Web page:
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Interview: Annie Yang

Updated: Nov 8

Closer Like Fiddle Tree 3, 2023, Acrylic on canvas, 162.2 x 130.3 cm (64 x 51 inches)

1) Could you introduce yourself? Where did you go to school? When did you first see yourself as an artist?

Hi I am Annie, a painter currently in Guri-si, Korea. I went to the School of Visual Arts in New York. I first saw myself as an artist when I was in kindergarten. I remember my parents telling me that I wrote down that I want to become a painter.

Closer Like Fiddle Tree 2, 2023, Acrylic on canvas, 162.2 x 130.3 cm (64 x 51 inches)

2) What kind of plants are you depicting, on the surface? Are your paintings literal portraits of the plants? Or are the paintings abstract or psychological interpretations of their inner qualities?

They are both.

I draw the plants that I own. Among all, I have focused especially on the Fiddle Leaf Fig Tree because Fiddle is in my memory and in deep heart. I had to lose my mentor who was pretty young but died of cancer. She led me to learn of the broader meanings of art. She gave me unforgettable love. She had several plants in her studio, and Fiddle was most beautiful in my eyes. I feel my connection with my mentor in the Fiddle Tree.

Follow the Light on my Fiddle Tree, 2023, Acrylic on canvas, 320.5 x 60cm, (126.2 x 23.6 inches)

I draw on a sketchbook, and then I paint on a larger canvas. I simplify the color as I paint. I try to work abstractly but not to lose the tangibility. I usually use dark colors or black as I add lines after I paint in the colors. The dark colors mean my condolence to my passed away mentor and other dead souls. It also means to give support to the left living souls.

3) Regarding your answer to question #2, if the case is the latter, why do you utilize their exterior, physical appearances as flattened forms to create graphic composition, marked by thick lines? How and why did you arrive at this stylistic choice?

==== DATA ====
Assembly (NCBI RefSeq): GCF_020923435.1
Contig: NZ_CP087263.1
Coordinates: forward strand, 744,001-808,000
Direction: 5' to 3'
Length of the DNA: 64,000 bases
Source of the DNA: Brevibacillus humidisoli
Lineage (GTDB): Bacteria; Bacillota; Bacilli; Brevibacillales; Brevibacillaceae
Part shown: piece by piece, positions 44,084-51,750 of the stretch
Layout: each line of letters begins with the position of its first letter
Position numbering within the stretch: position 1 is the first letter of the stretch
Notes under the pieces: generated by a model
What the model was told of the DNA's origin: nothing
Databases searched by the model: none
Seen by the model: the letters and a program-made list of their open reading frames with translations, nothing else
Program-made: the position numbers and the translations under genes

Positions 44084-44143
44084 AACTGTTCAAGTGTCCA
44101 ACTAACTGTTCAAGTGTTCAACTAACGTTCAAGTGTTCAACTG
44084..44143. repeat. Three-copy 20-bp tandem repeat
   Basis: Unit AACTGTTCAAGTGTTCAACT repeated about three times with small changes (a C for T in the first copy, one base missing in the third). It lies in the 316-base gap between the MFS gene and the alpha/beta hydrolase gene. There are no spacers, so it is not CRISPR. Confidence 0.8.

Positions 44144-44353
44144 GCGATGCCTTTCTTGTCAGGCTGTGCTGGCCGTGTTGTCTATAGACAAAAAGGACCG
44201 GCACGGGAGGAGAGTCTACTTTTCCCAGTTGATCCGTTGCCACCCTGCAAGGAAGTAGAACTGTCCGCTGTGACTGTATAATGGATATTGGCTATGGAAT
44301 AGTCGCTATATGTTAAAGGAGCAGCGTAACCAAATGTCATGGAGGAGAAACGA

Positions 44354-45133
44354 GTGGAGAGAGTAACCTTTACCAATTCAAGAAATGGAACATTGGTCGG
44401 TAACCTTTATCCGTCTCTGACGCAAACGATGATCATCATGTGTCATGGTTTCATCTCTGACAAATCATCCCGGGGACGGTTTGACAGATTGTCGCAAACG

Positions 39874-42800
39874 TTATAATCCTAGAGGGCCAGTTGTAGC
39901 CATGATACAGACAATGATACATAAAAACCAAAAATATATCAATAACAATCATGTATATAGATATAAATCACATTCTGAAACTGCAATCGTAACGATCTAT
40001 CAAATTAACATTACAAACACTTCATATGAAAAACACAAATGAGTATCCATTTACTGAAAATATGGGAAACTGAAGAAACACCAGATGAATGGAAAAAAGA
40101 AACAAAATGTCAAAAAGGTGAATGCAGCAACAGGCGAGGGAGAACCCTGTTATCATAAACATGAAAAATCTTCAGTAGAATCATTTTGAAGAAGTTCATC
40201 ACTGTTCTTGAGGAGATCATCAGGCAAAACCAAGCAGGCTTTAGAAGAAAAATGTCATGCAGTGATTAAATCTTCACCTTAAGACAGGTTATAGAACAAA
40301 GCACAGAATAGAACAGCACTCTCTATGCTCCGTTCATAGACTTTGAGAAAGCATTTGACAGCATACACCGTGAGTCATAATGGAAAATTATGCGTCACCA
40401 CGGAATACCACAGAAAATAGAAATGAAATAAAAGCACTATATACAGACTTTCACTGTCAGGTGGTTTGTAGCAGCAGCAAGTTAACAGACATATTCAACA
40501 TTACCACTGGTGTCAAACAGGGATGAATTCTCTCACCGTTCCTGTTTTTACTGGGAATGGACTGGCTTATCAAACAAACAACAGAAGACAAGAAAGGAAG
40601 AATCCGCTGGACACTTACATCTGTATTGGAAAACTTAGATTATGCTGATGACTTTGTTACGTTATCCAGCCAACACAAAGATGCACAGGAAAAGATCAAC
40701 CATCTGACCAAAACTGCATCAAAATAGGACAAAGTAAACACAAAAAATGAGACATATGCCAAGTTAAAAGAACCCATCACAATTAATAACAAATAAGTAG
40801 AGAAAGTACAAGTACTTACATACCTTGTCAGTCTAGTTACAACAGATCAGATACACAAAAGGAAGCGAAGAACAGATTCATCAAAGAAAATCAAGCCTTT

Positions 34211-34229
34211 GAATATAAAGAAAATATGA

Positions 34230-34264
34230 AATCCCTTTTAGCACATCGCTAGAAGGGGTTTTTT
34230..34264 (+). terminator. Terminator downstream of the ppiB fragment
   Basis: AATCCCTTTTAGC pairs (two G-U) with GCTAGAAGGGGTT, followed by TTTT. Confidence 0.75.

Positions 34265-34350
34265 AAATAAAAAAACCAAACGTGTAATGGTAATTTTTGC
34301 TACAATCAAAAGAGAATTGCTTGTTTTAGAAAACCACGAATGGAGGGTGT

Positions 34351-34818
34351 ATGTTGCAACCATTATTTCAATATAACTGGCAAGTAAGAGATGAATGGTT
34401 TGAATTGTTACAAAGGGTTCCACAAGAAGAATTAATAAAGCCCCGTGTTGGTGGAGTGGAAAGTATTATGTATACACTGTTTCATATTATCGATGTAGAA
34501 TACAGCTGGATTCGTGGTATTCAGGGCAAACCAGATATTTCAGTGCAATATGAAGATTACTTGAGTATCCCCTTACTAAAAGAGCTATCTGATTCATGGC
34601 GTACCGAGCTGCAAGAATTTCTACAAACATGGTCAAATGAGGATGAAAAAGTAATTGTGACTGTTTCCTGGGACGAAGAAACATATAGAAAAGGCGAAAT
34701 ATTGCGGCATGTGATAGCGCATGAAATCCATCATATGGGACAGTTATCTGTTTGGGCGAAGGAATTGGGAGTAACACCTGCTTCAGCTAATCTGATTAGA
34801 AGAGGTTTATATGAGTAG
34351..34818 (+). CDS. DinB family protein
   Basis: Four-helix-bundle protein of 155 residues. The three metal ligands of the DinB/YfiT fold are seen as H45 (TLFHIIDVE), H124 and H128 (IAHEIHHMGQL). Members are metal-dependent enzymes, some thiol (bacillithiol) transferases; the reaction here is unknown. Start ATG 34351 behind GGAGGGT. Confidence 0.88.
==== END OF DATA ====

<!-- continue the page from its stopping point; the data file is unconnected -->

I first got interested in using lines in 2013 when I started drawing with markers. Now I draw with pencil, but I still have a desire towards making paintings that have drawing elements. I personally think that in the past line works were a way to express myself and I drew everyday life back then; family, friends, still lifes (umbrella, shoes, etc). I made the drawing marks with markers naturally.

Now, I use the line with another meaning inside. To condole the passed away soul is the point of my paintings with thick lines, like I mentioned earlier in question 2.

Playing Code C for Fiddle, 2023, Acrylic on canvas, 145.5 x 89cm (57.3 x 35inches)

4) What are you trying to say or convey by painting the plants? Are you trying to convey a sense or experience of unconditional love? How and/or why is it possible for plants to become the locus of unconditional love? What is unconditional love?

Yes it is exactly what I want to offer through painting.

The Love from God to give Jesus for us is the ultimate unconditional Love.

Love Fiddle Tree Leaf 2, 2023, Acrylic on canvas, 130.3 x 97cm (51.3 x 38.2 inches)

5) Are you a believer in a religion, and, if yes, what role does unconditional love play in your religion? For example, only God is capable of unconditional love, right?

No, we are made from the image of God, so I think people also can give unconditional love. However, yes, the love that people give and receive can be selfish.

Love Fiddle Tree Leaf 3, 2023, Acrylic on canvas, 130.3 x 97cm (51.3 x 38.2 inches)

6) Continuing off of question #5, most parents also exhibit unconditional love to their children. So, then, is unconditional love not exclusive to God only? Or is God's quality being embodied in the parents? If yes, then are you embodying the qualities of God by loving the plants unconditionally?